Raleigh, N.C. — The city of Raleigh is evaluating the usage of bicycle lanes near North Carolina State University for the next several months to see if they should become permanent.
Last year, the City Council approved the temporary installation of two 11-foot-wide travel lanes for vehicles, two 5-foot lanes for bicycle and two 7-foot lanes for parking along the two-lane Hillsborough Street from Enterprise Street to Gardner Street.
Eric Lamb, Raleigh's manager of transportation services and planning, says it's part of an effort between the city and the North Carolina Department of Transportation to determine the best way to handle bicycle traffic near campus.
It's the first time the design – squeezing bicycles between vehicles and on-street parking – has been used in the state.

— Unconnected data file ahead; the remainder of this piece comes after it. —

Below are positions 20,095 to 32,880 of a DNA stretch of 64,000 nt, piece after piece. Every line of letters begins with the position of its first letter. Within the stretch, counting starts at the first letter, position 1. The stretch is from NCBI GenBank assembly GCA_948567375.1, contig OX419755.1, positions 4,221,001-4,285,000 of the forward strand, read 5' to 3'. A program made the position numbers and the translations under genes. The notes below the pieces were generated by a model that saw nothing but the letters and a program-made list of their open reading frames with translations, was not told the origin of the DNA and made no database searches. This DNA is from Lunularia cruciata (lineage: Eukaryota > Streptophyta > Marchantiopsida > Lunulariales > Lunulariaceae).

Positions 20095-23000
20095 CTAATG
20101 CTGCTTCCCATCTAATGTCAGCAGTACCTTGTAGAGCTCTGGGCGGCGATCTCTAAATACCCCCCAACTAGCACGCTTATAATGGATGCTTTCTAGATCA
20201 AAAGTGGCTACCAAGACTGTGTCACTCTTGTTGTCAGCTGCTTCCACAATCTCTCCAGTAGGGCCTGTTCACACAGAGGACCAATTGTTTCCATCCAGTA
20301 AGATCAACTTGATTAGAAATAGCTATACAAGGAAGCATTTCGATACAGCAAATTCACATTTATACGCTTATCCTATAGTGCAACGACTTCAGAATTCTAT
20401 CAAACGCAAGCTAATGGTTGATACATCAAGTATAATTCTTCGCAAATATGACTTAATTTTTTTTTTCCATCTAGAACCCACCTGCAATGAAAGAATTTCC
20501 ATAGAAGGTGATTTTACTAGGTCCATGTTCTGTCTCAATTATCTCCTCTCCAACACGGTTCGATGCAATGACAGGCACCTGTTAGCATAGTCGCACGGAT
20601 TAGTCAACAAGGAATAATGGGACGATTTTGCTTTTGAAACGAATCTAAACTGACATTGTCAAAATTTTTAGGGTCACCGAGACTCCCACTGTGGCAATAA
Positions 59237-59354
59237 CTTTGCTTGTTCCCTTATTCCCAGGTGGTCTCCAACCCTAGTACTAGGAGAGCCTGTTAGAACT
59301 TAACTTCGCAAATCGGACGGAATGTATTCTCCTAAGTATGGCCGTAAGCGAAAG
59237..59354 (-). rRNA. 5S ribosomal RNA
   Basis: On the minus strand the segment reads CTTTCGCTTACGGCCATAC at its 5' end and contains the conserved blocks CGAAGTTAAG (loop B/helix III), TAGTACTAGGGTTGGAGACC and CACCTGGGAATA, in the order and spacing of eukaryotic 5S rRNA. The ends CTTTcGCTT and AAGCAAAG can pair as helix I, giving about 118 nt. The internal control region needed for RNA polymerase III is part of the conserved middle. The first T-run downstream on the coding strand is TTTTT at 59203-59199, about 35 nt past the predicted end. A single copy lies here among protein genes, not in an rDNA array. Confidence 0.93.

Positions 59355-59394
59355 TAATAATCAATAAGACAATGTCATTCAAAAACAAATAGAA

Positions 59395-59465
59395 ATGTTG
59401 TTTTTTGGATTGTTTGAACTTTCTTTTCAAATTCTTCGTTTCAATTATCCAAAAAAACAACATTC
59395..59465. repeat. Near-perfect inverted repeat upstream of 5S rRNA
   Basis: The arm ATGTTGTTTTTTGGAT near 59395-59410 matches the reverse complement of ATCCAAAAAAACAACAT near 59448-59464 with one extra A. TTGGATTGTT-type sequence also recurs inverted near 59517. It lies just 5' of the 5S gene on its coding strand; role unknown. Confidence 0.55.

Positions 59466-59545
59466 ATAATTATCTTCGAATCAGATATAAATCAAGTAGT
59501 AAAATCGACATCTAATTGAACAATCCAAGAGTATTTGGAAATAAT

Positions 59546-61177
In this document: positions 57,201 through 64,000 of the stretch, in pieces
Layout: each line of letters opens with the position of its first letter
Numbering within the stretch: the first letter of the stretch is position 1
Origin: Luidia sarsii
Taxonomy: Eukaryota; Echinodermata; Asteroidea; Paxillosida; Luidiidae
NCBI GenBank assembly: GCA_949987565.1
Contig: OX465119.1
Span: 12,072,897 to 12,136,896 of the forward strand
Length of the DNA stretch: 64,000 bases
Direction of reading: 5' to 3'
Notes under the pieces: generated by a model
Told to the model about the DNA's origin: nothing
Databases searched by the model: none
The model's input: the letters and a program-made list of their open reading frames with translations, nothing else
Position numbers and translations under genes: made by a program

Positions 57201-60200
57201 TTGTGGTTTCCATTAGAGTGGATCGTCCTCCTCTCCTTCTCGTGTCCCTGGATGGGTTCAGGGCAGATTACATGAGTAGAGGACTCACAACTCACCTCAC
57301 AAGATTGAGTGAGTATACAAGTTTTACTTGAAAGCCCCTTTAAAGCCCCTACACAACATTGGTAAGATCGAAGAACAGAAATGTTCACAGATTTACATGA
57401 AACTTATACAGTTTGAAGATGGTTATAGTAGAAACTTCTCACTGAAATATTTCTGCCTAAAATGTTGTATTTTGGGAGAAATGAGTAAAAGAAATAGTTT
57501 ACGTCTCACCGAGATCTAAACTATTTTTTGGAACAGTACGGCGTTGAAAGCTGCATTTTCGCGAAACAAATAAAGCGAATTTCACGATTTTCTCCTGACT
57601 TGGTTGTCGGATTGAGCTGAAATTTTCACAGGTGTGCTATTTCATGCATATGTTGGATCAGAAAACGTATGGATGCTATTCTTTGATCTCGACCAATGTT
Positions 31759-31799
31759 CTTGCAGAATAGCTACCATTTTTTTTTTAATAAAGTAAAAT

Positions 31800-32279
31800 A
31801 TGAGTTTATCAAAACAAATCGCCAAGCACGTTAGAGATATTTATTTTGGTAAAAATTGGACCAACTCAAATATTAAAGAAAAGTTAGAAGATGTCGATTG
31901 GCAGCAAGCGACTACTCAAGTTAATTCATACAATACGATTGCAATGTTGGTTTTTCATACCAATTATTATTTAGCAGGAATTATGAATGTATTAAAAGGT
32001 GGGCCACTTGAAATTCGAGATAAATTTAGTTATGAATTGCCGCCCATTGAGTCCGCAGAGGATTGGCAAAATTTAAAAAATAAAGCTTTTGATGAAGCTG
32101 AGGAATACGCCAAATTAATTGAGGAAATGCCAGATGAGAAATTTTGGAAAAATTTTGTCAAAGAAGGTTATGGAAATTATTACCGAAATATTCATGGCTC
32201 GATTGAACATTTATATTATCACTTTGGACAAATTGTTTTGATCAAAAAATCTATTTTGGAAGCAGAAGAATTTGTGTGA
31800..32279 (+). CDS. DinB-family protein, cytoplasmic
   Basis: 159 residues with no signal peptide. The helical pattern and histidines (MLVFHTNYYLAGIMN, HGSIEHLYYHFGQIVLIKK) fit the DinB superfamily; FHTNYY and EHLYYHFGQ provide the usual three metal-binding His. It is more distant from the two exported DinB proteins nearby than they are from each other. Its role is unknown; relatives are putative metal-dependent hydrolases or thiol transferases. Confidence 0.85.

"I liken it to licorice," Lamb said. "You either love it, or you hate it."
The lanes were installed about two weeks ago, and the city plans to begin soliciting feedback on them in the coming days. The DOT will make a final decision on whether to make them permanent within the next six months.
Bicycle-safety advocate Steven Goodridge, though, says the bicycle lanes are dangerous because they aren't wide enough and that cyclists don't have the space to move out of the way from opening car doors.
"I think they're too close to the doors of the parked cars," he said.
A possible solution, he says, is shared lane markings – or "sharrows" – in the middle of the travel lane.
"That encourages cyclists to stay outside of the door zone, and it helps remind drivers that cyclists are entitled to be there," Goodridge said.
Lamb says the current lane design is the best the city and the DOT could do with the limited room in the area.
"We really were constrained," he said. "There really were concerns about how the bike lanes would fit in."